I think that i made a solution, we 'll see. I 'll write my solution here in a few days if nobody writes his solution to the problem.
Breadth first search. Suppose you perform a breadth first search in a tree with branching factor b. But we don't know that the space
search is a tree, so we try to avoid expanding
nodes that have been already encountered and expand. Thus, for each new node
generated, we check whether it is the same as any other node that has been encountered.
How many tests will be done in a search to depth d; (expression
parameters b and d)
Any help on that will be appreciated...
edited
The parameters make sense only if we assume that we know the graph does not contain any self-loops or multiple edges. For each vertex that we encounter we should check whether it is equal to any non-sibling vertex in that level. For each vertex, there will be (x-1)b such vertices, where x is the number of vertices in the previous level. Sum up for all vertices in the level, compute x for that level, and sum over all levels upto d.
Thank you very much for your reply...
The parameters make sense only if we assume that we know the graph does not contain any self-loops or multiple edges.
The graph is a tree. But suppose that we don’t know that, and we have to make all the appropriate tests...
For each vertex that we encounter we should check whether it is equal to any non-sibling vertex in that level.
why only in that level? Can you explain? I don't get it.. Why not ALL the nodes previous to this node in our searching? ( exept father and siblings )
Thanks again.
Sorry, my bad, I understood the question wrong. The parameters will be valid even if self loops and multiple edges are assumed to be present. Then we have to check the parent and siblings too.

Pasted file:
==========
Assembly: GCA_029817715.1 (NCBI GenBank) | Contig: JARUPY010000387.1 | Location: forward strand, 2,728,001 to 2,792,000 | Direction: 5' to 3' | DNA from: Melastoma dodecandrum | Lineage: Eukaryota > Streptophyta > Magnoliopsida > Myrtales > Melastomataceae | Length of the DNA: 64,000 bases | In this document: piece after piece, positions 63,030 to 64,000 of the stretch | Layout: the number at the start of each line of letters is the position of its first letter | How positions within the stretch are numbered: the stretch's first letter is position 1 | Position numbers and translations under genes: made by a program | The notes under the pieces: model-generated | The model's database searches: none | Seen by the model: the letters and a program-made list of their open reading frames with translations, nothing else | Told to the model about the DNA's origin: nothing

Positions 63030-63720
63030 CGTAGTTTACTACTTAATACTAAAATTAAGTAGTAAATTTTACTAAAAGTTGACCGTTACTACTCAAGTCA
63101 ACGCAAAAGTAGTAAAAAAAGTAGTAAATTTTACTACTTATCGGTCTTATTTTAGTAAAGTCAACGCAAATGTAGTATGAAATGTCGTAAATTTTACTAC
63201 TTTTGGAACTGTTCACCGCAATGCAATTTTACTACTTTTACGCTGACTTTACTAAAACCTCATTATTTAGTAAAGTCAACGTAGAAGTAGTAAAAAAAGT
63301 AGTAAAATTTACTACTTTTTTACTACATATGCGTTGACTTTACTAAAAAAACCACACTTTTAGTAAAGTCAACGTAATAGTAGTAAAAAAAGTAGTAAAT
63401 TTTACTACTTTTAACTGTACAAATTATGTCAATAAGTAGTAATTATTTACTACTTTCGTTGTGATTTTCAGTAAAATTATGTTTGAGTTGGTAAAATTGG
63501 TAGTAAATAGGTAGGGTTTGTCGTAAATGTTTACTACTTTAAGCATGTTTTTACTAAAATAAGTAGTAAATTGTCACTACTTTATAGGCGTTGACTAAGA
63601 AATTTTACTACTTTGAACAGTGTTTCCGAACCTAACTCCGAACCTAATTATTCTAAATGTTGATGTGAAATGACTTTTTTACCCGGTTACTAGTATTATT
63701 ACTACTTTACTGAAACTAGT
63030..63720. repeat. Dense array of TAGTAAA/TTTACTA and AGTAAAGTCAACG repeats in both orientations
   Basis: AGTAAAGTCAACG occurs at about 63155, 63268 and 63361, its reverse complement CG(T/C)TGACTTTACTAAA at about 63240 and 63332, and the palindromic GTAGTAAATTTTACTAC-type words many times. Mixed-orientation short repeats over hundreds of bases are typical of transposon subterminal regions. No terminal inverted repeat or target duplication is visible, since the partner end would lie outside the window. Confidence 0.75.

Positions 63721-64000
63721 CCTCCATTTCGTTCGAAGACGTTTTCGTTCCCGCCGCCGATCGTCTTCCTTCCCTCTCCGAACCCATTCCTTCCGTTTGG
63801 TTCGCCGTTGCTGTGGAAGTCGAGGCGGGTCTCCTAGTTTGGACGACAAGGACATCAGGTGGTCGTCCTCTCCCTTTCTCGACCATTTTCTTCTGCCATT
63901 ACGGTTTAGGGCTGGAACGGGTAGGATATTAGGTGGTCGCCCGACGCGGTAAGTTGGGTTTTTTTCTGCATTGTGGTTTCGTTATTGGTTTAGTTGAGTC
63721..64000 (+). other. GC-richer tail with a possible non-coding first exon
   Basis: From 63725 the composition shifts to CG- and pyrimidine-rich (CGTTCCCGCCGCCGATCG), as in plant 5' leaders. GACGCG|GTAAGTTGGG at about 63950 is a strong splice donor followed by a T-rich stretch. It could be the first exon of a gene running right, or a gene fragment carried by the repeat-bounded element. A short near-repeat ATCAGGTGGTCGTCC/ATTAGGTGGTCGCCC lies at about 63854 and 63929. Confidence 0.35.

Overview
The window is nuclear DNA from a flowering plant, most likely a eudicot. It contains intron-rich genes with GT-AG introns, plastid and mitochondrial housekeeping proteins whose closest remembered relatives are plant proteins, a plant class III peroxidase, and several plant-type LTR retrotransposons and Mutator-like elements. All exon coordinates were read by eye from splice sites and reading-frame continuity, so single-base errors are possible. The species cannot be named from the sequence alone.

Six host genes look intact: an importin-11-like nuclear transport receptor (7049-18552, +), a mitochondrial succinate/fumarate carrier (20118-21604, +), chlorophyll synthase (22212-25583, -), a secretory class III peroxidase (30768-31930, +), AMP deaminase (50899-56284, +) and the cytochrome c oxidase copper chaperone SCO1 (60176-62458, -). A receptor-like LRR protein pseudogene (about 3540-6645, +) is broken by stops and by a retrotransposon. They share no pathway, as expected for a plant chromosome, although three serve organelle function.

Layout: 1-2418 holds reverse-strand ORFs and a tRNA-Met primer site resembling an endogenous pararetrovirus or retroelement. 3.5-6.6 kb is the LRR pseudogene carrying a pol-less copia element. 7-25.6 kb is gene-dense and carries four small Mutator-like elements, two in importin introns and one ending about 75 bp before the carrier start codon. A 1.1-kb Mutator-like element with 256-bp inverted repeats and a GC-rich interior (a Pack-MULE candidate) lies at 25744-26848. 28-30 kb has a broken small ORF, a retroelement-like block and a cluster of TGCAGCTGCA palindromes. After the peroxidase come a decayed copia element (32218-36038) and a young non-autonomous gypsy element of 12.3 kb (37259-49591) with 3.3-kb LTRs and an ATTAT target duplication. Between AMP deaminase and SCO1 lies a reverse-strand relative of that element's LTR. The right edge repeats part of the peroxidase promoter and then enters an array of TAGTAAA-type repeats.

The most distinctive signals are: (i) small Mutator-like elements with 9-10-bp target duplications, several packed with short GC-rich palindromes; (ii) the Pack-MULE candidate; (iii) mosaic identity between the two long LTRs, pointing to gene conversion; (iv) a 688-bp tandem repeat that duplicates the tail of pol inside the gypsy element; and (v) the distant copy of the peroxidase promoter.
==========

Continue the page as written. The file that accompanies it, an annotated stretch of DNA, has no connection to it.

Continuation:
Even if self loops are assumed to be present, outside of the same level, the checking will be limited only to the vertices in the previous level. This iswhy only in that level? Can you explain? I don't get it.. Why not ALL the nodes previous to this node in our searching? ( exept father and siblings )
because the earlier levels had already had all of their edges exhausted due to the BFS.
A BFS moves to a certain level only if ALL the edges belonging to the previous level have been exhausted. So, if the BFS is creating level i+1 by exploring the edges from level i, then we can conclude that it has already exhausted all the edges from level i-1. Now, say the BFS is exploring the edges of the kth vertex in level i. This means that all the edges from the k-1 vertices that occur before this vertex in level i, have been exhausted. So there can be four cases for any vertex which we come across while exploring the edges of vertex k:
1) It is vertex k itself.
2) It is some other vertex in level i which occurs AFTER vertex k.
3) It is some vertex that is already in level i+1.
4) It is a new vertex.
Hi Traveler ..hello to forum.
All the previous i think that requires that the graph is not directed...
If it is then... the first answer i gave, isn't it correct? (checking for all previous)
I hope you are fine. And thank you for all our previous discussion.